AP and AFP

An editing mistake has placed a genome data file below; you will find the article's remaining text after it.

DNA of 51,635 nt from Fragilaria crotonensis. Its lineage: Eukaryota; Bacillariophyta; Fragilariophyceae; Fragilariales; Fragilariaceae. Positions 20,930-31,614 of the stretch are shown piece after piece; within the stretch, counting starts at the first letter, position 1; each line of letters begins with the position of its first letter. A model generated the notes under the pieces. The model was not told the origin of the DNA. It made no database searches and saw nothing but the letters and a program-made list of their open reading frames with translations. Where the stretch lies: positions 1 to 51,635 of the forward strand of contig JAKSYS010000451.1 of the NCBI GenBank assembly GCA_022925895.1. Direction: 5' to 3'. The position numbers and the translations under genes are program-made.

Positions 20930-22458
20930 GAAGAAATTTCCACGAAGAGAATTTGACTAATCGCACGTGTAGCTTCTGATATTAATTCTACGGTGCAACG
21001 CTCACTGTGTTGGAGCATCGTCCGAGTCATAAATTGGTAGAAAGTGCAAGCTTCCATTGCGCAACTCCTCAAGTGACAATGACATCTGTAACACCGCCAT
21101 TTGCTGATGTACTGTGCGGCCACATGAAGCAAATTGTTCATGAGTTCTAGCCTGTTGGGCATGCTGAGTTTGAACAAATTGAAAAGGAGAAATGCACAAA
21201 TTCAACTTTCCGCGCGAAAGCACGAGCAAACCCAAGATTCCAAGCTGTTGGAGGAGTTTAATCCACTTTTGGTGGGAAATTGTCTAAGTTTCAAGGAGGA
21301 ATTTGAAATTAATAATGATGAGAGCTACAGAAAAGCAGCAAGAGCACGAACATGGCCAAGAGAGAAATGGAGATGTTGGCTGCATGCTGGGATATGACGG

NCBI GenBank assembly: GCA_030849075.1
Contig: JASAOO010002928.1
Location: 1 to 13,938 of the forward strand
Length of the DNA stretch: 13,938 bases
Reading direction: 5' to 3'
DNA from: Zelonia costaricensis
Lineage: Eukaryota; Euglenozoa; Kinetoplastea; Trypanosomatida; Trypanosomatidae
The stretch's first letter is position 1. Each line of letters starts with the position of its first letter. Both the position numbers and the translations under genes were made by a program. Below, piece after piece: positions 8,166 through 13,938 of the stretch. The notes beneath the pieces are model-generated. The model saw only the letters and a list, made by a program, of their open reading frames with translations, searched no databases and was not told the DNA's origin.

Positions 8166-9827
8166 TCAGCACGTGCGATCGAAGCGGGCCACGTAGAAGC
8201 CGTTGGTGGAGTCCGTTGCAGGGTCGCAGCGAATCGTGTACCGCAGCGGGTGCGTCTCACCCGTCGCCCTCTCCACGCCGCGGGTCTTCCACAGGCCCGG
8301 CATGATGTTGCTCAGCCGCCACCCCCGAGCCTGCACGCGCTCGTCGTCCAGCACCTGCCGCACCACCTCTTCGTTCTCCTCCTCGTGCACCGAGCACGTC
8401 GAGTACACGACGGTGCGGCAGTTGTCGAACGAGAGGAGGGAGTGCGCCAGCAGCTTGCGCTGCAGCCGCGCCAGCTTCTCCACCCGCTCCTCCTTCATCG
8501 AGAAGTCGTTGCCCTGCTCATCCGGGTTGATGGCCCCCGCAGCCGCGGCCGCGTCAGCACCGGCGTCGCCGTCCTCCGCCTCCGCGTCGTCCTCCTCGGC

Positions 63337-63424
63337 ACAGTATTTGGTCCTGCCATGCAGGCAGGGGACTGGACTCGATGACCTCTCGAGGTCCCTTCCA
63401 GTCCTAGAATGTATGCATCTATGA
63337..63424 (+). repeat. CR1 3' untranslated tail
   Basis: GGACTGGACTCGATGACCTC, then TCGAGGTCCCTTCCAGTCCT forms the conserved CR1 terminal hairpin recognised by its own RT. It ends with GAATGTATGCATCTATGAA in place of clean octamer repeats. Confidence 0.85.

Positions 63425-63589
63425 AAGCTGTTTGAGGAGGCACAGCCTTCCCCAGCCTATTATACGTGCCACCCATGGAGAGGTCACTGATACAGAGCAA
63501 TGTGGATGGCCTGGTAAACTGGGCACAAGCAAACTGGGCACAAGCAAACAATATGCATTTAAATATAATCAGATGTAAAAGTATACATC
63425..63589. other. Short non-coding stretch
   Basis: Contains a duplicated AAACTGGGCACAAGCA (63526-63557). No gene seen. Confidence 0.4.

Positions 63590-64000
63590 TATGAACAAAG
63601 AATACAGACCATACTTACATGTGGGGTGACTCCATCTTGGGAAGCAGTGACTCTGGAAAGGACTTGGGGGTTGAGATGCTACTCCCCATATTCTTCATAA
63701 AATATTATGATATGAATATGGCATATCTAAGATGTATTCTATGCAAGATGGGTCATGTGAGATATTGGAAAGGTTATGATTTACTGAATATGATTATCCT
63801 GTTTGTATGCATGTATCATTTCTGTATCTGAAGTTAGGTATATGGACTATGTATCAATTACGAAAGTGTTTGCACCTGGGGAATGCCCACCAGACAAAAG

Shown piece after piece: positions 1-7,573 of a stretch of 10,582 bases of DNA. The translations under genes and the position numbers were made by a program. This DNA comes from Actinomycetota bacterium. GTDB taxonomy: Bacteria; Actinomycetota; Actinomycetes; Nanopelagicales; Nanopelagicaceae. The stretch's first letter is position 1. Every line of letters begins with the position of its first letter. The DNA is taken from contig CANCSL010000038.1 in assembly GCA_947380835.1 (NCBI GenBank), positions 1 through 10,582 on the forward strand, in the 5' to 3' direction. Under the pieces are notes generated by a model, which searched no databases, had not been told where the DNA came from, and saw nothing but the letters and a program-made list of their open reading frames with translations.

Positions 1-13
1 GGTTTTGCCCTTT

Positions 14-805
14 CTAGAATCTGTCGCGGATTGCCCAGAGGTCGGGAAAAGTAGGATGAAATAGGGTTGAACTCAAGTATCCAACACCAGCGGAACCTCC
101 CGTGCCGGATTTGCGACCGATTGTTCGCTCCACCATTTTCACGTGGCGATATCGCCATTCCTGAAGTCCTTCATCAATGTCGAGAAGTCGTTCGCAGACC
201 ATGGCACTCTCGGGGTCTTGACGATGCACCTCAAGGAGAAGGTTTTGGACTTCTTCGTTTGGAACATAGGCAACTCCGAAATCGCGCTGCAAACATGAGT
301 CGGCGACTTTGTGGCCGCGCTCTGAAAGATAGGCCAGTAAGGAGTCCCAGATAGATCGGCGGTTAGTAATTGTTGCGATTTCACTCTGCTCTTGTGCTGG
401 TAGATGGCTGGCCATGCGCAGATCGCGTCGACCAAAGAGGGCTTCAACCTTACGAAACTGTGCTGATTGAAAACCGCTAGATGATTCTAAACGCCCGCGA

BERLIN/SINGAPORE — The euro is a little higher against the dollar as investors keep their focus on U.S. economic data. The 16-nation currency was up to US$1.3105 in Thursday morning European trading from US$1.3089 in New York late Wednesday The U.S. government said Wednesday economic growth during the July-September quarter grew at a 2.6 percent annual rate, below analysts’ expectations for 2.8 percent. Economic figures have recently been mostly upbeat, however. The euro has been hurt by recent downgrade warnings for Portugal and Greece by major rating agencies amid the European debt crisis. It has fallen more than 8 percent against the dollar since early November. The British Pound rose to US$1.5390 from US$1.5371, and the dollar fell to 82.90 Japanese yen from 83.59 yen. In Asia, the euro held up Thursday against the greenback as some regional central banks picked up the unit as it was sold by investors seeking the stronger Australian dollar and Swiss franc, analysts said. The single currency was trading at US$1.3130 in the afternoon, up from US$1.3095 in New York Wednesday while it was at 109.11 yen from 110.02 on Wednesday. Markets in Japan were closed for a public holiday. The greenback lost ground against other Asian currencies, and was at SG$1.3053 from SG$1.3112 on Wednesday, 44.12 Philippine pesos from 44.26 and 9,038.00 Indonesian rupiah from 9,047.50. It also fell to NT$29.82 from NT$29.94 and to 30.15 Thai baht from 30.17. The euro fell below 1.25 francs on Wednesday before recovering slightly as investors continued to turn to the refuge currency in a wave of concern about the ability of some eurozone members to repay their huge debts. The euro was trading at 1.2490 francs in afternoon Asian trade from 1.2460 late Wednesday. The U.S. dollar fetched 83.10 yen from 83.55 in New York Wednesday. “Most people are playing the euro on the short side against the Aussie dollar and the Swiss franc,” said Suresh Ramanathan, forex strategist for CIMB Investment Bank in Kuala Lumpur. “(But) there are a lot of Asian central banks who are buying the euro,” he added. Ramanathan stated that banks were purchasing the euro to mitigate a fall in the value of their reserves due to a weakening greenback.